Can I withhold HOA dues in Texas

UPDATED: Oct 1, 2022

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Can I withhold HOA dues in Texas

When a hurricane hit my area, I had an issue with major damage to the inside of my bedroom window. When the insurance investigated they found that there are several holes in the outside mortar that allowed the outside elements in and caused the damage to the inside window. The issue of the window was told to the HOA, they said they would get the outside and inside fixed. They have done neither. They were contacted 3 times on the matter. So I began with holding payment until it is resolved. Since then I have had to use a funnel and bucket to catch the water that drips inside my condo whenever it rains. I have had extra electric cost because of the cold weather elements let in through the damaged frame.

Asked on March 27, 2018 under Real Estate Law, Texas


SJZ, Member, New York Bar / FreeAdvice Contributing Attorney

Answered 4 years ago | Contributor

Legally, you cannot do this: while a tenant may withhold rent to cause a landlord to make repairs, you are not a tenant, the dues are not rent, and the HOA is not your landlord. If you withhold your dues, the HOA could take action against you: sue you, or put a lien on your home. 
Your option is to sue *them* if necessary to force them to make repairs and/or for compensation for any losses or costs you incurred.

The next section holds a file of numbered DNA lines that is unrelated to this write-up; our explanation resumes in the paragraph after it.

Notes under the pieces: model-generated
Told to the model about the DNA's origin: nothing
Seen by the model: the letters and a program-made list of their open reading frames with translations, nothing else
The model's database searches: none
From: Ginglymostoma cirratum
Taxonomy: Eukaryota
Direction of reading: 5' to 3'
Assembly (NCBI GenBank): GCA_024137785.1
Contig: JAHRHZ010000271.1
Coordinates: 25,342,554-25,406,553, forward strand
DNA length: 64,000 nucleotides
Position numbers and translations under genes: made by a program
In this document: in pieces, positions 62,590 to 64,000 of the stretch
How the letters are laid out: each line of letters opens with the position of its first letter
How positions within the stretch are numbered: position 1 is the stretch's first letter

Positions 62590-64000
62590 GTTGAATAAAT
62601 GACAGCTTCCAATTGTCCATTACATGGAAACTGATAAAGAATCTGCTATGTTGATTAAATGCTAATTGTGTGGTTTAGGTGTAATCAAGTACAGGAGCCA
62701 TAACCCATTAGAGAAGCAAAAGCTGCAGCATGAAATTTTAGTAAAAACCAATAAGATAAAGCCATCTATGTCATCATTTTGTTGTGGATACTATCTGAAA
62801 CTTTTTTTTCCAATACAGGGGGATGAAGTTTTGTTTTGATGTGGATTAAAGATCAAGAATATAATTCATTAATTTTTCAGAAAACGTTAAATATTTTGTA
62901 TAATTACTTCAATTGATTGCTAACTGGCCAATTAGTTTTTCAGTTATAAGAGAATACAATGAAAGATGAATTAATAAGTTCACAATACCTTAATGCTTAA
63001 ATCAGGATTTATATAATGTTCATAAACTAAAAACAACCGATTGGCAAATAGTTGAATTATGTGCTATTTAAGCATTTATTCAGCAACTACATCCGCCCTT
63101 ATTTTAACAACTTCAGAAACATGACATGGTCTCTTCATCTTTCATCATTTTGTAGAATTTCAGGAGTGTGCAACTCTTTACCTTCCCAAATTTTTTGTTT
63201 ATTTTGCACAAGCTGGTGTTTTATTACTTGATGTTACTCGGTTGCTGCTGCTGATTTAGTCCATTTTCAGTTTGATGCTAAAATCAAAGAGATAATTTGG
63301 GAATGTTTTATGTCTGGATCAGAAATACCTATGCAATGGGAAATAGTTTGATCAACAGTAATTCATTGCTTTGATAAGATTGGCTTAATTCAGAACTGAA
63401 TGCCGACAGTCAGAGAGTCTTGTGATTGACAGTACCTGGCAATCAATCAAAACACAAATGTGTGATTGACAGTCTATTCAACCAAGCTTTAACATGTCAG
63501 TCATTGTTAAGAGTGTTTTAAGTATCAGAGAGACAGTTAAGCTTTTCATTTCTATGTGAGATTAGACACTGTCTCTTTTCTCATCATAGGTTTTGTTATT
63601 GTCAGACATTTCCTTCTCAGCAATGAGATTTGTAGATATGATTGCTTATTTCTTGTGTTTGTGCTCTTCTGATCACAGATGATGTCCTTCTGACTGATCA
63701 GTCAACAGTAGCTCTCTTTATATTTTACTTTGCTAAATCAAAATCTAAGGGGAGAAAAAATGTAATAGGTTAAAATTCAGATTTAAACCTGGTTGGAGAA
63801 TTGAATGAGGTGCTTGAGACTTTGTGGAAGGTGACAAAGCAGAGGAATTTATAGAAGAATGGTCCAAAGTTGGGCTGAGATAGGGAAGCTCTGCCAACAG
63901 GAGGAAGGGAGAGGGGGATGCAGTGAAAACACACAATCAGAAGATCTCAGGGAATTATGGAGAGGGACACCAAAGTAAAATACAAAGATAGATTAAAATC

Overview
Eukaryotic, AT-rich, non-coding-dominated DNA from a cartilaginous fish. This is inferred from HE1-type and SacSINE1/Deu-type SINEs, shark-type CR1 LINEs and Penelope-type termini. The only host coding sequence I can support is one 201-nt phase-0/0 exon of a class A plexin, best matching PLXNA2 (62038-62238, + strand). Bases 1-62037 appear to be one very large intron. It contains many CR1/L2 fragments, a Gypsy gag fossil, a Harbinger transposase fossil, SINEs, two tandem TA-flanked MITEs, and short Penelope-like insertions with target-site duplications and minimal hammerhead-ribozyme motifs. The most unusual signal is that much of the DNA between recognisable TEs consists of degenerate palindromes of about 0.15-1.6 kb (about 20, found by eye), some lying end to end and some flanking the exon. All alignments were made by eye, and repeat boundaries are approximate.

IMPORTANT NOTICE: The Answer(s) provided above are for general information only. The attorney providing the answer was not serving as the attorney for the person submitting the question or in any attorney-client relationship with such person. Laws may vary from state to state, and sometimes change. Tiny variations in the facts, or a fact not set forth in a question, often can change a legal outcome or an attorney's conclusion. Although has verified the attorney was admitted to practice law in at least one jurisdiction, he or she may not be authorized to practice law in the jurisdiction referred to in the question, nor is he or she necessarily experienced in the area of the law involved. Unlike the information in the Answer(s) above, upon which you should NOT rely, for personal advice you can rely upon we suggest you retain an attorney to represent you.

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